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Wye River: Serenity Between Ocean and Forest
The town of Wye River, set on the banks of a river of the same name, is a small settlement popular with Melbournian holidaymakers. 160 km from Melbourne, Wye River is situated between Lorne and Apollo Bay, on what is considered the most scenic stretch of one of the most scenic roads in the world. A short distance from town, you’ll find plunging waterfalls, lush rainforests, rugged beaches and even rows of eucalyptus trees home to wild koalas. Families and couples seeking a quiet retreat step from nature in all its glory will have their pick of secluded holiday homes, on the outskirts of town, in the rolling hills or close to the main beach. No matter which rental you choose, you’ll feel as if you are miles away from civilization but can still indulge in a pint or home cooked fare at the Wye Hotel or General Store.
Wye River & Area Beaches
Wye River’s main beach is patrolled throughout the summer by the local surf club, ensuring the waters are safe for families with young children. The 200m stretch of sand, nestled between rocky sandstone headlands, is set right where the Wye River, flanked by verdant hills, meanders into the Southern Ocean. Visitors can appreciate the scenery as they swim, surf or fish. However, due to strong currents, travellers are reminded by local authorities to swim only between the flags. Rougher waters are good news for surfers, however, and if you’re looking to pick up the sport, you can even take part in surfing lessons through a local school. Meanwhile, angling enthusiasts can cast a line off the beach, rocks or riverbank. If you’re looking for additional waterfront activities, drive along the coast to Lorne, where you’ll find a long, family-friendly beach lined by picnic spots, a playground and a walking track. Lorne’s waterfront is also the setting of the Lorne Sea Baths, which offer a whole host of attractions for visitors of all ages, from trampolines to Segway rentals.
Wildlife Observation near Wye River
As the town of Wye River is far removed from major urban centres, the opportunities to spot wildlife of all sorts abound. Depending on the season, you may be able to go whale watching. Year-round, keep an eye out for bottlenose dolphins frolicking in the waters near shore. For almost guaranteed koala sightings, head to nearby Kennett River, where you’ll find the region’s most famous rows of eucalyptus trees where a colony of wild koalas lives. Look up, and you’ll spot the iconic Australian marsupial, perhaps even with a baby clinging to its mother’s back. Koalas may sleep most of the day, but if you stop by in the late afternoon, you might see the furry creatures swinging from one branch to another to feast on eucalyptus leaves. If you would like to observe birdlife up close, Kennett River is the perfect spot to feed lorikeets and king parrots. Buy feed from one of the stands and, soon enough, the area’s parrots will swoop down from the trees to land on your shoulders, arms, or even head!
Walks & Hikes near Wye River
Wye River is a short drive from the Great Otway National Park, which features over 100 km of walking tracks. Spend the day discovering shady paths lined by some of the tallest, oldest trees in Victoria, hike up to waterfall lookouts and release your inner botanist as you discover a number of protected plant species along paved and unpaved trails. The landscape within the Great Otway National Park changes dramatically, with paths that follow the coastline and others that veer inland, leading walkers along beaches, through swamps and even under rainforest canopies. The Great Ocean Walk passed through the national park. This 104 km trail runs from Apollo Bay to The Twelve Apostles, one of the Great Ocean Road’s highlights. With resting spots and campgrounds at every 10 or 15 km, travellers can venture along as much of the Great Ocean Walk as they choose. Guided tours, lasting several nights, are another option for discovering the Great Ocean Walk in its entirety.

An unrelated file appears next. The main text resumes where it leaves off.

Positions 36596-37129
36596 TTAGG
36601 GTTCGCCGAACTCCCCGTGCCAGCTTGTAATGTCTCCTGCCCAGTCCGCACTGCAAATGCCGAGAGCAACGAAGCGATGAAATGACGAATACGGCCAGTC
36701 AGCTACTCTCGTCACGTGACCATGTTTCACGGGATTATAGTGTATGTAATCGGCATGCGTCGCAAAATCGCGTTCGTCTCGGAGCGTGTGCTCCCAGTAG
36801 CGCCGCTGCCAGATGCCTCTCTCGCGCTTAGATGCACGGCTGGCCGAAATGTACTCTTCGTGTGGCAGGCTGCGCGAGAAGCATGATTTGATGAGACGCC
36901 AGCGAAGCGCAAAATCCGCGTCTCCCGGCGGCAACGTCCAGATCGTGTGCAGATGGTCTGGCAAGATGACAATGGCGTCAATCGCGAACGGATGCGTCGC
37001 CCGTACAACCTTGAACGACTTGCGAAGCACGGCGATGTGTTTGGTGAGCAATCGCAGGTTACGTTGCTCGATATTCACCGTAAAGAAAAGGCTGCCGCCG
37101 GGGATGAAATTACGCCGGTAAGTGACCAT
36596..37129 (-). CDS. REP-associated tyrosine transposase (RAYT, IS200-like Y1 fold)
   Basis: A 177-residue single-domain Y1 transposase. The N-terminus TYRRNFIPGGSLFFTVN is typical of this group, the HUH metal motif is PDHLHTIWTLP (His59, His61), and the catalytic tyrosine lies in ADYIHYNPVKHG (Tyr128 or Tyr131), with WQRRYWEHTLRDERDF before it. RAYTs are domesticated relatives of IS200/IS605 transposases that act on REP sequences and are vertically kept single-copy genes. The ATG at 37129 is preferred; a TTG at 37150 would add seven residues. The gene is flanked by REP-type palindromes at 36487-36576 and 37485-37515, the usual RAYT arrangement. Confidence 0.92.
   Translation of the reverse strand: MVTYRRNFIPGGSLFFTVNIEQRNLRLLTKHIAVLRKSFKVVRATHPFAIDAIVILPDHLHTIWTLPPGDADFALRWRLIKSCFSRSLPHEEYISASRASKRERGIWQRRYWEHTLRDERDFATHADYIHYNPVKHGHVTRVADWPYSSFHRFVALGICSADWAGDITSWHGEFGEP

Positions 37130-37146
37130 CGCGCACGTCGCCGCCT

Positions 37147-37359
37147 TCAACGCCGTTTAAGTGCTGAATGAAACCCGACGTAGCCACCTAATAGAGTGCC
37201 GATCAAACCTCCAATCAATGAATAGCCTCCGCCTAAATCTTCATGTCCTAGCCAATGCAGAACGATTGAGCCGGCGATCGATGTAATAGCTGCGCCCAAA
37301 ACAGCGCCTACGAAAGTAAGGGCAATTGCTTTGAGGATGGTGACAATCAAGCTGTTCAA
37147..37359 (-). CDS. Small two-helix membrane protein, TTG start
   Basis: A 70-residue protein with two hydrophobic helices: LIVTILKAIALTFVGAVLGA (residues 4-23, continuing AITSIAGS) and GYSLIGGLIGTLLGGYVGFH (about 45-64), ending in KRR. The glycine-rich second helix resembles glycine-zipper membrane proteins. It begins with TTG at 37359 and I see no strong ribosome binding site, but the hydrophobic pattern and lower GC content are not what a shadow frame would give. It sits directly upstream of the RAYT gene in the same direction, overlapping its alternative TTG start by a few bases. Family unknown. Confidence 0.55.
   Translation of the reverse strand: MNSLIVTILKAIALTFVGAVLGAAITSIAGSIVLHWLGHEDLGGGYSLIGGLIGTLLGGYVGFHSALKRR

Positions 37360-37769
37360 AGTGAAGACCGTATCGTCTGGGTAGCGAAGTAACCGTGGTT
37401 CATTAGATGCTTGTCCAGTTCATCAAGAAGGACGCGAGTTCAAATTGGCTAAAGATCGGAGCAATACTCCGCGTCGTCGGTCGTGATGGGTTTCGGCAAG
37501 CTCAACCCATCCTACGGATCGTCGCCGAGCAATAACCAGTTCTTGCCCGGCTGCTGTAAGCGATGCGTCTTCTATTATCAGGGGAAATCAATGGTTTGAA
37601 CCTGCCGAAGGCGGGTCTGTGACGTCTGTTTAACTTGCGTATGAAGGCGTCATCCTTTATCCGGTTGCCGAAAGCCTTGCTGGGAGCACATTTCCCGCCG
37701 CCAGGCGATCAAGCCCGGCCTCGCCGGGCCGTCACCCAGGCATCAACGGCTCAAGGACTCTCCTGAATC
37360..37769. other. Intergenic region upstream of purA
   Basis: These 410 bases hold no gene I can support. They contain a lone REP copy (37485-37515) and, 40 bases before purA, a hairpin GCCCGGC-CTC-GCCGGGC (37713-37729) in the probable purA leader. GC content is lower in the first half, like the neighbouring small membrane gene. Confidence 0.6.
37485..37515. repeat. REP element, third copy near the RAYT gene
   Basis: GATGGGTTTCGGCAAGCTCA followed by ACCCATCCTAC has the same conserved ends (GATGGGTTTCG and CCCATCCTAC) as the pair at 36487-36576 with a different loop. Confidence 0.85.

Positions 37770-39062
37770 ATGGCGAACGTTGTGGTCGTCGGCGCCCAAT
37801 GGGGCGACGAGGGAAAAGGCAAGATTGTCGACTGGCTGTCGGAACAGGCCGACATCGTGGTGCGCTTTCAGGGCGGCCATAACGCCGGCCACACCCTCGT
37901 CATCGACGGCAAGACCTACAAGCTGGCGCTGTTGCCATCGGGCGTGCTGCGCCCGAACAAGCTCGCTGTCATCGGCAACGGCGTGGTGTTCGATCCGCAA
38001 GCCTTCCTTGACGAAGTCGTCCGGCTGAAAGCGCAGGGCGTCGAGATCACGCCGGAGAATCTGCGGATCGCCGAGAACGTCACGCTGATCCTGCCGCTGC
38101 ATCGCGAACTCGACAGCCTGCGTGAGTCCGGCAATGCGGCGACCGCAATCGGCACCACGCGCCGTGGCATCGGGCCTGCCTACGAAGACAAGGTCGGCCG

Natural Beauty & Scenic Lookouts near Wye
There is no shortage of scenic lookout points near Wye River; some of which are manmade and others which you might just happen to stumble upon during a hike or stroll. A short distance from town, you’ll find the Wye Falls, a 40m high waterfall cascading into the Wye River. These secluded falls are one of Wye River’s lesser known gems, so you are quite likely to end up being the only human to enjoy them at the time. Take in riverside scenery and immerse yourself in the tranquility of the remote location. If you prefer ocean views, head to Point Sturt, on the south side of Wye’s main beach. The headland offers prime vistas over the town’s original jetty, completed in 1910 and now decaying, and the rock formations which encapsulate the golden sand and turquoise water. Of course, as Wye is located on the Great Ocean Road, you only need to drive a short distance to reach larger, more popular lookouts high above the water, allowing for panoramic coastal views.
Getting to Wye River
The most straightforward means to access Wye River is to drive from Melbourne. Take the Great Ocean Road all the way to your destination, so as to enjoy stunning coastal and forest panoramas as you go along. Numerous small (and larger) towns on the make for convenient pit stops if you are hungry or simply wish to stretch your legs. If you don’t have a car, you can also take a combination of trains and buses to Wye River, but make sure to check the timetables in advance so as not to get stranded, as service can be infrequent.